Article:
Governor Signs Law Exempting Restaurants From New Hidden Fees Law |  By: Cate A. Veeneman
Governor Signs Law Exempting Restaurants From New Hidden Fees Law |  By: Cate A. Veeneman

Over the weekend, Governor Newsom signed Senate Bill 1524 into law, an emergency provision clarifying that Senate Bill 478, the “hidden fees” law that went into effect this week, will not apply to restaurants, bar, food concessions, grocery stores, or grocery delivery services in the same way it will apply to businesses in other industries. SB 1524 arose from concern in the restaurant industry regarding the impact SB 478 would have on restaurants following the issuance of guidelines from the California Attorney General Office in May.

As a reminder, SB 478 revises applicable code provisions to protect California consumers from hidden fees by prohibiting “drip pricing,” the act of initially advertising a price as less than the actual price a consumer will ultimately pay for a good or service. The law, with limited exceptions, prohibits a business from advertising a good or service at a price that does not include all mandatory fees or charges that will ultimately be charged to the consumer (excluding taxes or fees imposed by the government.)

With SB 1524, the legislature has clarified that restaurants and similar businesses in the food and beverage industry will not need to adhere to the provisions of SB 478.  Unlike other businesses, restaurants will not be required to incorporate all mandatory fees directly into prices on their menus. Instead, restaurants will only need to “clearly and conspicuously” display all mandatory fees wherever food or beverage items are displayed, such as a menu or advertisement. This “clear and conspicuous” display will need to include an explanation of the purpose of each mandatory fee.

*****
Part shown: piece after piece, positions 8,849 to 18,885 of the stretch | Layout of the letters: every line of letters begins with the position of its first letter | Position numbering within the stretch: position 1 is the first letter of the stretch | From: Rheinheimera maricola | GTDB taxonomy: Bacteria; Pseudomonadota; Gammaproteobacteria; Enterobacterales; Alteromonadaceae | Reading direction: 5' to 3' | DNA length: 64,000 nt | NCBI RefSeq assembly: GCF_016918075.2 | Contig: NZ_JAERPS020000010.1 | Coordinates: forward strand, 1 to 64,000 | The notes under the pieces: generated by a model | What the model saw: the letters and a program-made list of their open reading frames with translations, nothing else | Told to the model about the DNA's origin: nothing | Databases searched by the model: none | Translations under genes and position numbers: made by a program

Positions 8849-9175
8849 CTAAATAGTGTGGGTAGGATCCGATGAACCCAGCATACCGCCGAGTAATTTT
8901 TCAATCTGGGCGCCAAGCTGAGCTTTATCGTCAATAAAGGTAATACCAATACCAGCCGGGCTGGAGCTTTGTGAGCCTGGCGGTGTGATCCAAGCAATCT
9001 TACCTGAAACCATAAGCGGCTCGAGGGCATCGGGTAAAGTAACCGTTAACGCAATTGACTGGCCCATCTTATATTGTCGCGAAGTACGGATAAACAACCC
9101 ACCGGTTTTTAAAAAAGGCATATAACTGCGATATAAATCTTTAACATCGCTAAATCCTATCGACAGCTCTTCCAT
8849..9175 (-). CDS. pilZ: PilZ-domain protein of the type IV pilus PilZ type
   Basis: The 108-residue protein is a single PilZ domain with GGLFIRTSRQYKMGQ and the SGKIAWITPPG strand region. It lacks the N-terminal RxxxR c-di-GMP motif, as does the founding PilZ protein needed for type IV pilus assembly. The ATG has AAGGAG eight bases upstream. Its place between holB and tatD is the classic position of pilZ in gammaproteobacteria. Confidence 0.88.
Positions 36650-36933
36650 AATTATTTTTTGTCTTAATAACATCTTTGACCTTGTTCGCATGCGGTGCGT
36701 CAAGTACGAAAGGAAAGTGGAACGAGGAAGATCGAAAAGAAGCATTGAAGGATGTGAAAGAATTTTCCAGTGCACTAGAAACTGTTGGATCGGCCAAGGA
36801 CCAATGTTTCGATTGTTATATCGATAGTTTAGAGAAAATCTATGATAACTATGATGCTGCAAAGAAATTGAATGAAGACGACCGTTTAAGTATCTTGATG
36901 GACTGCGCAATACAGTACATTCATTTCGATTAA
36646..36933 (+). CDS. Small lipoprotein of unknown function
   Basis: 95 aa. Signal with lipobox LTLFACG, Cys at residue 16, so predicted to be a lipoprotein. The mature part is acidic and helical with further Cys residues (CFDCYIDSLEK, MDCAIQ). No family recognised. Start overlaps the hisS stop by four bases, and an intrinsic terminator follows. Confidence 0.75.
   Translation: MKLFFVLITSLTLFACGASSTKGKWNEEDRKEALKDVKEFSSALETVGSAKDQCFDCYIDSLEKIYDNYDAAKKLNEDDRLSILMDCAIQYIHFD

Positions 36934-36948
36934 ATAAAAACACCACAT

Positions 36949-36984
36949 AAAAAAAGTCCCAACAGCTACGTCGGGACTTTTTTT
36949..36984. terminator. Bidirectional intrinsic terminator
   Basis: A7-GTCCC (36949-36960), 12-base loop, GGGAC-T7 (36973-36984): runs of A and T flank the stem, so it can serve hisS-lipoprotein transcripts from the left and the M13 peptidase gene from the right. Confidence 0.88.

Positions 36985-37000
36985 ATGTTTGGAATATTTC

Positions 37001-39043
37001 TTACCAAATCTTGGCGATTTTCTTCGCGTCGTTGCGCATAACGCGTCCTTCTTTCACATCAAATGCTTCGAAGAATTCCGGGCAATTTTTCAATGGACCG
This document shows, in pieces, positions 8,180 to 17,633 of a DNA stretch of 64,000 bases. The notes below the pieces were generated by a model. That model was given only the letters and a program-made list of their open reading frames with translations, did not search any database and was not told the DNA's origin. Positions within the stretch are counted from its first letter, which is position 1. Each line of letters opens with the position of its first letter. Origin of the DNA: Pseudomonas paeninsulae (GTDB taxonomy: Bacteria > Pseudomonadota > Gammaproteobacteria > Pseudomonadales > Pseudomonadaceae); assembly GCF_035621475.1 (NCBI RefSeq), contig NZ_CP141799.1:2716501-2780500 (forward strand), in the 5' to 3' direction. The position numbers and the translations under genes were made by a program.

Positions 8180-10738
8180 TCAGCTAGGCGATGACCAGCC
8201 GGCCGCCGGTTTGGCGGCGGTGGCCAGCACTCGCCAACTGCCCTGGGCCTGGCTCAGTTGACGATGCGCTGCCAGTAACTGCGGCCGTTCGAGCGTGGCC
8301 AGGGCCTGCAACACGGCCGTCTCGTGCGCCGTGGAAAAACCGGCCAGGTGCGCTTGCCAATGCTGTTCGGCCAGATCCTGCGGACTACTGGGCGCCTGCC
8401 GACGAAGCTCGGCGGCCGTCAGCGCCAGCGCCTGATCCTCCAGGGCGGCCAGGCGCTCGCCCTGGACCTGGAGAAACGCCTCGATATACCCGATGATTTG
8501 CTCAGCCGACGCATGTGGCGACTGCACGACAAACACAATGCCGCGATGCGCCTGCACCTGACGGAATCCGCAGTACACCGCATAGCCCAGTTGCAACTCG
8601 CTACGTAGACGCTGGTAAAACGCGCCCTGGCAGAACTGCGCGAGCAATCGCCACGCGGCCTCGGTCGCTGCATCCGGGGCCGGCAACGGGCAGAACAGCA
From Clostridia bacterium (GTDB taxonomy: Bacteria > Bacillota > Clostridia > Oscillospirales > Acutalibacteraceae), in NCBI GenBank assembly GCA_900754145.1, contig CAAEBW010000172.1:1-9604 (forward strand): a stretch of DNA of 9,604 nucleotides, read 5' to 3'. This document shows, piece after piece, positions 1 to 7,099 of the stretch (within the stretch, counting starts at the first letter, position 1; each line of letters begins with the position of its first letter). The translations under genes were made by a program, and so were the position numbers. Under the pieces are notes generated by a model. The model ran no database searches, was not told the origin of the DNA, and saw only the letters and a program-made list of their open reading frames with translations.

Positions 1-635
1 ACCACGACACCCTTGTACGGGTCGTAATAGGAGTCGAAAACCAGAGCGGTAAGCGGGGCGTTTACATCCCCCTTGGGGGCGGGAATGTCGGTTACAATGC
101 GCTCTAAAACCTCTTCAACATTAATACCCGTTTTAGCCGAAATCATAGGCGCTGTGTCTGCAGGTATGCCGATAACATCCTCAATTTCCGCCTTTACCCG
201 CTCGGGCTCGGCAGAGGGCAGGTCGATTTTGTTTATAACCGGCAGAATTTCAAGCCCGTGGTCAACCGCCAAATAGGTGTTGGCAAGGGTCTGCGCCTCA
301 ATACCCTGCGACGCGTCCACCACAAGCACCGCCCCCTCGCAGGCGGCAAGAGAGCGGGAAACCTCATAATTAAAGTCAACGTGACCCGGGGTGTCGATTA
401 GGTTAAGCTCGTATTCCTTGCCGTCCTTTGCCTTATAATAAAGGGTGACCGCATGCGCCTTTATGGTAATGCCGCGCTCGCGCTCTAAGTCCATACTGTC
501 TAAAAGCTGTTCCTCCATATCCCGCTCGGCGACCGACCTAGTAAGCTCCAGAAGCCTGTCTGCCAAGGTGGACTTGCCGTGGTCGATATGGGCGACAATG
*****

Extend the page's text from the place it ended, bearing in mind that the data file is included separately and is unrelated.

While SB 1524 may have passed both chambers of the California legislature and earned the approval of the Governor in a surprisingly short time, the bill has proven to be far less popular among California consumers, with many voicing their frustration at their representatives for allowing what they see as deceptive practices to continue. A recent survey conducted by the San Francisco Chronicle revealed that 81% of respondents did not agree with restaurants’ surcharge practice. A growing number of patrons are threatening to boycott restaurants and pursue a ballot initiative that would once again subject restaurants to the hidden fees law. Time will tell the effect consumer dissatisfaction will have on restaurants’ practices.


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